Norman Lear, who produced widely successful TV sitcoms including “All in the Family” and “The Jeffersons” in the 1970s, passed away at his Los Angeles home on Tuesday at the age of 101.
“Norman lived a life of curiosity, tenacity, and empathy. He deeply loved our country and spent a lifetime helping to preserve its founding ideals of justice and equality for all,” his family said in a statement. “He began his career in the earliest days of live television and discovered a passion for writing about the real lives of Americans, not a glossy ideal. At first, his ideas were met with closed doors and misunderstanding. However, he stuck to his conviction that the ‘foolishness of the human condition’ made great television, and eventually he was heard.”
In 1971, Lear launched “All In The Family,” which tackled a number of topics, including racism, feminism, and social inequalities, which, at the time, wasn’t touched. The show was centered on the working-class white American Bunker family and its patriarch, Archie Bunker, who, despite his likability, was described as small-minded, irascible, and prejudiced.
Director Rob Reiner, who starred as Bunker’s politically polar opposite son-in-law Michael “Meathead” Stivic on the sitcom, paid tribute to Lear on social media on Wednesday.
“I loved Norman Lear with all my heart. He was my second father. Sending my love to Lyn and the whole Lear family,” Reiner wrote on X.
I loved Norman Lear with all my heart. He was my second father. Sending my love to Lyn and the whole Lear family.— Rob Reiner (@robreiner) December 6, 2023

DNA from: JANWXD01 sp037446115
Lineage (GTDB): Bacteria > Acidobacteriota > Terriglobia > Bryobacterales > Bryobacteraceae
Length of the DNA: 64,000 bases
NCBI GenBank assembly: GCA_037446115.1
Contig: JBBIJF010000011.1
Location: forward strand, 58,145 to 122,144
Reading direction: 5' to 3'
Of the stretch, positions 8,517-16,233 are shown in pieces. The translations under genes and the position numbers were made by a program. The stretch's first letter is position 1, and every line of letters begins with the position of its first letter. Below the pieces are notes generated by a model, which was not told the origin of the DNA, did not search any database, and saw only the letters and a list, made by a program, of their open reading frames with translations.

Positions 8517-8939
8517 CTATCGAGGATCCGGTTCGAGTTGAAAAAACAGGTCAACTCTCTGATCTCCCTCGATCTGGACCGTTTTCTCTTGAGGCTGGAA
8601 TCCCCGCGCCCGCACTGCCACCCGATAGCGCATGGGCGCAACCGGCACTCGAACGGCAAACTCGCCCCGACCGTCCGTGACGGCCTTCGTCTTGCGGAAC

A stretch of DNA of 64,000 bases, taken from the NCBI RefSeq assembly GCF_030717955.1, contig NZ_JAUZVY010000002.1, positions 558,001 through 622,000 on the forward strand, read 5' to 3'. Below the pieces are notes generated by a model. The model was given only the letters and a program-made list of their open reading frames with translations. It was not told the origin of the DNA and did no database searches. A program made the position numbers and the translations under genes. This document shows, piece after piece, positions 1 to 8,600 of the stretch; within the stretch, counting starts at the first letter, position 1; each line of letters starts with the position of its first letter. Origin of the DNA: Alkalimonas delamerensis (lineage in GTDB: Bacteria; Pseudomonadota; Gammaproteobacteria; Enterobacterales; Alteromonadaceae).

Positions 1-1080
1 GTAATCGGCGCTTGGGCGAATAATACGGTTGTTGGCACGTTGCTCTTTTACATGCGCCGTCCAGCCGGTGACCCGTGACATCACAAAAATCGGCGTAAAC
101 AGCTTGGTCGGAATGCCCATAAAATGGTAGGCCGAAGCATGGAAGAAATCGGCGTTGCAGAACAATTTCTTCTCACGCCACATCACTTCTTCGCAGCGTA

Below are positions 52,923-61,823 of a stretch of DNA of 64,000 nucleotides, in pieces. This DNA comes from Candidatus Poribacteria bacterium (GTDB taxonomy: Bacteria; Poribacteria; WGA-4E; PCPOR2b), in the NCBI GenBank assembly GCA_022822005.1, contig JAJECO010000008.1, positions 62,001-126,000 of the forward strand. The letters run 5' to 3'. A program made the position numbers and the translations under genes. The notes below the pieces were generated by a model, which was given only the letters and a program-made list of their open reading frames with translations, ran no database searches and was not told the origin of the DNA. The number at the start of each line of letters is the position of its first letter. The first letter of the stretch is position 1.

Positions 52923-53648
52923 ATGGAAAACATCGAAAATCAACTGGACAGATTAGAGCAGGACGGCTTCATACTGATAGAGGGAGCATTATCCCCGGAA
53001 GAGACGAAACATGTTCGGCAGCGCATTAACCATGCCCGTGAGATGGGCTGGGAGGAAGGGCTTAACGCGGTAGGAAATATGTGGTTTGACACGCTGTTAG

The success of “All In The Family” resulted in an Emmy for Outstanding New Series and a number of popular and political spinoffs, including “Sanford and Son,” “Maude,” and “Good Times.”
In his 2014 memoir, “Even This I Get to Experience,” Lear explained that the success of the sitcom was attributed to the stories taken from the real experiences of his writers that were reflected in the characters they developed.
“The audiences themselves taught me that you can get some wonderful laughs on the surface with funny performers and good jokes,” he wrote, “But if you want them laughing from the belly, you stand a better chance if you can get them caring first.”
According to CNN, Lear was also the executive producer of cult movie classics “The Princess Bride” and “Fried Green Tomatoes” and was nominated for an Academy Award for Best Screenplay for “Divorce American Style.”
Lear also received a number of accolades for his impact, including the Presidential Medal of Freedom by President Clinton in 1999, the Kennedy Center Honors in 2017, and becoming the oldest nominee and winner of an Emmy, at 98, in 2020, breaking the record he had after receiving the award in 2019.
He was also the founder of the liberal political organization People for the American Way.
Lear is survived by his third wife, Lyn Davis, as well as his six children and grandchildren.
Milton Quintanilla is a freelance writer and content creator. He is a contributing writer for Christian Headlines and the host of the For Your Soul Podcast, a podcast devoted to sound doctrine and biblical truth. He holds a Masters of Divinity from Alliance Theological Seminary.